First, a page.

Vijai P. Sharma, Ph.D
A study conducted by The Center for Adolescent Studies at Indiana University, on five hundred and fifty-eight 6th to 8th- graders, offers some interesting insights. The study compared bullying children and non-bullying children regarding their home environment and personal behaviors. Here are the salient findings about bullies:
1. They watch more violent TV at home.
2. They misbehave at home more frequently.
3. They spend less time with adults at home.
4. At home, when they are disciplined, they face more forceful parental discipline.
5. Bullies have fewer positive adult role models. Perhaps, they don't get adequate opportunity for watching a lot of adults in their environments trying to win friends and influence people through communication, persuasion, or negotiation. Consequently, they don't get adequate opportunity to role model for ideal social skills.
6. Likewise, bullies have fewer positive peer influences. Perhaps, the peers with whom bullies identify are also trying to dominate others by fear and coercion.
7. Bullies also get into more fights.
The researchers in this study also identified children who were "high-scale bullies;" based on behaviors such as, hitting, hurting, and humiliating other children. Following observations resulted from the analysis of the family and social environment of high-scale bullies:
1. Thirty-six percent of them came from single-parent homes.
2. Another thirty-two percent had step-parents.
3. They had easier access to guns.
4. They had more exposure to gang activities.
Looking at the above information in another way, less than one-third of the high-scale bullies lived with both their natural parents. More than one third did not have both parents living under the same roof with the child. Beside the lack of two-parent rearing, many children are exposed to abuse. Kathryn Jens, a school psychologist from Denver, says that fifty percent of bullies come from an abusive environment. They simply hand out to others what they personally receive.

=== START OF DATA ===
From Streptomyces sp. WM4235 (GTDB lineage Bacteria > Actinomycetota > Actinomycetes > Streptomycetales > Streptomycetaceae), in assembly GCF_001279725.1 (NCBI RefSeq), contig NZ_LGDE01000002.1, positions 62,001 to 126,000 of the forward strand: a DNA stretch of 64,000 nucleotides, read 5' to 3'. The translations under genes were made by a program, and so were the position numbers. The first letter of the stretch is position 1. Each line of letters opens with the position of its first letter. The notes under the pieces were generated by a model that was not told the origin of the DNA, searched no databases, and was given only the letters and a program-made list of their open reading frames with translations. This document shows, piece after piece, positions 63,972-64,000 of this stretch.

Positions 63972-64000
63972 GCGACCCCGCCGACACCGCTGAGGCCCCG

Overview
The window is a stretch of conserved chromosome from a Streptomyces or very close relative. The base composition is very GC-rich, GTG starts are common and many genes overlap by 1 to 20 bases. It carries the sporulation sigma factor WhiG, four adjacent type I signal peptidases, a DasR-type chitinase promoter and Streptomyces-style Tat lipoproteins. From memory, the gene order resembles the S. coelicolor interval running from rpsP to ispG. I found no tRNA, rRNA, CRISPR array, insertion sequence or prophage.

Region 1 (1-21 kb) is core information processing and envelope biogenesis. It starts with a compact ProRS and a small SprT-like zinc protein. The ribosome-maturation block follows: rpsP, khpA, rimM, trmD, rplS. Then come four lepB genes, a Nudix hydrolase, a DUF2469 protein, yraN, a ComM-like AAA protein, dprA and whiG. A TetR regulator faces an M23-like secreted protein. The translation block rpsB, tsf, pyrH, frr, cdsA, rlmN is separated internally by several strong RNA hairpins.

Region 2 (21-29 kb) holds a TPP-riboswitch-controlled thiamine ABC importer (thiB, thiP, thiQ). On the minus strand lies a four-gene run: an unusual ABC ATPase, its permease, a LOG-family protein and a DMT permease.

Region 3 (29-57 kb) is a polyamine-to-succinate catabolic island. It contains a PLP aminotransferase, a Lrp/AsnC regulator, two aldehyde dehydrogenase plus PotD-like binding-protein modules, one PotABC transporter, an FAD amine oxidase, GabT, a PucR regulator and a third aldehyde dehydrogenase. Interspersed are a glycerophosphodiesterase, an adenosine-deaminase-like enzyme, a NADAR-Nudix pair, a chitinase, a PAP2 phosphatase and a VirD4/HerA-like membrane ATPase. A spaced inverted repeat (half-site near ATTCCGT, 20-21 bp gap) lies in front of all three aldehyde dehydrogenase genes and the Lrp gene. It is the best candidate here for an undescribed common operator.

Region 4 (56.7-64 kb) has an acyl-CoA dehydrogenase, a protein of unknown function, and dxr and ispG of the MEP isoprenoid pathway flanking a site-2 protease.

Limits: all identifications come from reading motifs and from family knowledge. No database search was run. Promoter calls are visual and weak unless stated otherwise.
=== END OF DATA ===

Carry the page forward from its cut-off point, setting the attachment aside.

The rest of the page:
All bullies are not alike. While some are defiant, impulsive, and hungry for domination and power, some just want to connect with others. Unfortunately, not knowing any better, they do it in an unhealthy way. Often, high scale bullies have "lieutenants." Lieutenants don't bully others until the main bully is present; they seek approval of a parent-figure, however distorted that may be from our point of view.
Let's take a look at the victims of bullying. What is their profile like? According to Garrity, another school psychologist, some are passive and loners. They cry easily. They lack self-defense skills. They aren't able to dodge a conflict with humor and don't think very quickly on their feet. About ten to fifteen percent of victims can be described as, "provocative victims." These children are restless and easily aroused emotionally. They are teasers. They fight back against bullies and come back for more. Less skilled in fighting than bullies, they mostly lose those fights.
The majority of children don't get caught in the game of a bully. They fend off bullies with humor. They are quick to offer compromises when a bully tries to bully them, thus creating the impression on the bully that they want to be nice guys and get along. They move around with friends unlike the typical victim of bullying who is passive and stays alone. (File: "Bullying index:child devpt.)
The profile of a bully indicates that if parents don't spend adequate time with their children, they may compensate for that attention by "extortion." They may seek it aggressively and gratify themselves with power and domination over children weaker than themselves. Beside spending more time with their children, parents may also review what messages are they giving them with regard to anger control and fighting. The profile of a victim indicates that children who are very isolated need to be specially monitored for the possibility of bullying. They should be taught skills to socialize with others.
By the time a child graduates from elementary
school, he or she will have watched more than hundred
thousand acts of violence, and about eight thousand
murders on the screen. A bully will have watched
even more acts of aggression on the screen and perhaps at
home, than an average child.
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